I’m a little late in posting this, but hell. I love the Dodos.
Earlier this week their new album, Time to Die, leaked to the internetz! In an effort to combat piracy, or something, Frenchkiss is streaming the entire album on TimeToDie.net. I’ve only listened once, but it seems to be a slightly more subdued affair than Visiter, maybe a cleaner, more touched-up return to Beware of the Maniacs. So far, “Longform” is killing it for me. It builds with the same optimism of “Fools,” falling into psyched-out guitar rants and a spastic finger-picking interlude. And of course, the percussion sections are huge and panning.
Check the full album stream of Time To Die here.
Here is the single from Time to Die, for your downloading pleasure:
The Dodos – Fables
Official Site | MySpace | Preorder Time To Die
(Photo credit: C Taylor Crothers)
As promised, here’s the Wilco show from Bonnaroo. For those of you that waited this long to check out Wilco (The Album) I hope that over the next few weeks we will realize why this band is truly coming into form. Like I’ve said before, The Album didn’t exactly pique my interest at first, there is something truly meta-Wilco about the project and the way the band is working in its current form. My close friend Dave Nyman even pointed out what I would call a “considerate” review of the new album that actually does the band a bit of justice. If anyone would be quick to call Wilco “old and boring” it would be our pretentious brethren at Pitchfork. Needless to say, I was surprised that the site took into consideration what the album stood for before doing the usual track by track bashing. The fact of the matter is, that as music becomes more personal, bands desire communication and growth over several works. Wilco has consistently proven that confidence is a large part of happiness. Even if that means we won’t be seeing the harrowing lonliness of Yankee Hotel Foxrot for a little while, you gotta be happy that the journey has become a bit smoother. This new album, their seventh, is entitled Wilco (The Album), and it’s a statement. It might be weird, but after coming this far, I get a huge grin when I think of Jeff Tweedy happy.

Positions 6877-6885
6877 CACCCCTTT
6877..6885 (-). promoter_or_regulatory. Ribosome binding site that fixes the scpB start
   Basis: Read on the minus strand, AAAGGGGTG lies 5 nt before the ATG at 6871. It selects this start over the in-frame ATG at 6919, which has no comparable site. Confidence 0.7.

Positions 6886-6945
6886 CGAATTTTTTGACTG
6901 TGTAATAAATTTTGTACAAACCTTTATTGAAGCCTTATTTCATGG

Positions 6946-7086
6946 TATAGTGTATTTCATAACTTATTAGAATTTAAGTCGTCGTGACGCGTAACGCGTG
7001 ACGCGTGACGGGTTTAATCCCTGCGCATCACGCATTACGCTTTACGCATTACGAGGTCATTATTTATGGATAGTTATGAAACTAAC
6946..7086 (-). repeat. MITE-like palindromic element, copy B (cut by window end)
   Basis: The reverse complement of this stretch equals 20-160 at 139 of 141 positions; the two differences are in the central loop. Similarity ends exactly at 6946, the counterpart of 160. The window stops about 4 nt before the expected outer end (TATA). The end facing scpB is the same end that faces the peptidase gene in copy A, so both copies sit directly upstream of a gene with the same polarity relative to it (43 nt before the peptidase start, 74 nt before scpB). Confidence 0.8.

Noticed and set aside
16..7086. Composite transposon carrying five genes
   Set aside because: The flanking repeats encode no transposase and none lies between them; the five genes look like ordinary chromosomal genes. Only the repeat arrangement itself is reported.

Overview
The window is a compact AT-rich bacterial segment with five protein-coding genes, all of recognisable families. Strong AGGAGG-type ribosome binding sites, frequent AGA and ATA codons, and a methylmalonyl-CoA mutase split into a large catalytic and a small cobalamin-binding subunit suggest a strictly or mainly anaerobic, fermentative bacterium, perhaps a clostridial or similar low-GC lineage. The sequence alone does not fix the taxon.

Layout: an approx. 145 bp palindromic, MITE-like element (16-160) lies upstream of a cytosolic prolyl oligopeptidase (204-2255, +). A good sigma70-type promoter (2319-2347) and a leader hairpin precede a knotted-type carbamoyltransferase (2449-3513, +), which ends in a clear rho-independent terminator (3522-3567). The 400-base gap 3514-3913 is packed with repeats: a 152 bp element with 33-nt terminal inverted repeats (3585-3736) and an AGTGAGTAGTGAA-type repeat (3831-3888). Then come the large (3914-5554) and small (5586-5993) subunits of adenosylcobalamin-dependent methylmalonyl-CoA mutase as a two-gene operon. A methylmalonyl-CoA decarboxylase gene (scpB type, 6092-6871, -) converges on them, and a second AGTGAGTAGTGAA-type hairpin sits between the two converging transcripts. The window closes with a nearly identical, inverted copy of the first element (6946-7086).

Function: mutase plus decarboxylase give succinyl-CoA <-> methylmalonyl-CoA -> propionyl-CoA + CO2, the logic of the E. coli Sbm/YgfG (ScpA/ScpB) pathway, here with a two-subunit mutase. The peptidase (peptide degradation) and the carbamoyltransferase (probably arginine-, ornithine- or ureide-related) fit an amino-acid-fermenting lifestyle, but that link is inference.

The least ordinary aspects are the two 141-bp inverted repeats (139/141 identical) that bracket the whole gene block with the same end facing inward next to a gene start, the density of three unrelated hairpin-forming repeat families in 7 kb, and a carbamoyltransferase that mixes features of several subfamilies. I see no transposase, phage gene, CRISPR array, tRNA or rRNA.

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Over the past few months, Deerhunter have creeped their way from casual divergence to mindless obsession. Cryptograms was daunting in its expanse, building sonic landscapes from pulsing bass and shimmering guitar. And the moments it coalesced – when it dredged solid melodies from the swirling masses below – hinted at the brilliance to come with Microcastle.
Microcastle gave Cryptograms the context I needed. The My Bloody Valentine guitar textures met sweeping pop arpeggios; Deerhunter formed sculptures from the malleable skeletons of Cryptograms. And with the temporally titled Rainwater Cassette Exchange, their recently released five-song EP, Deerhunter furthers their sound with tighter, more-buoyant pop constructions.
The title track opens with a waltzing pop reminiscent of songs half-forgotten, hailing from a time long ago when chocolate milkshakes and school dances were the epitome of social grace. But the buoyant exterior belies it’s intent, as singer Bradford Cox croons through a palpable haze: “Capture my heart and destroy me/destroy my mind and my body/invade me like a disease and conquer me.” His macabre desire for an all-enveloping, entirely devastating love is echoed through time, but novel in this setting: he wants what he’s had but not as he’s had it. And reflected in the music: they’ve borrowed a tune, but made it their own. (See: Neil Young, Joanna Newsom. Both have lots to say on this subject.) More after the jump.
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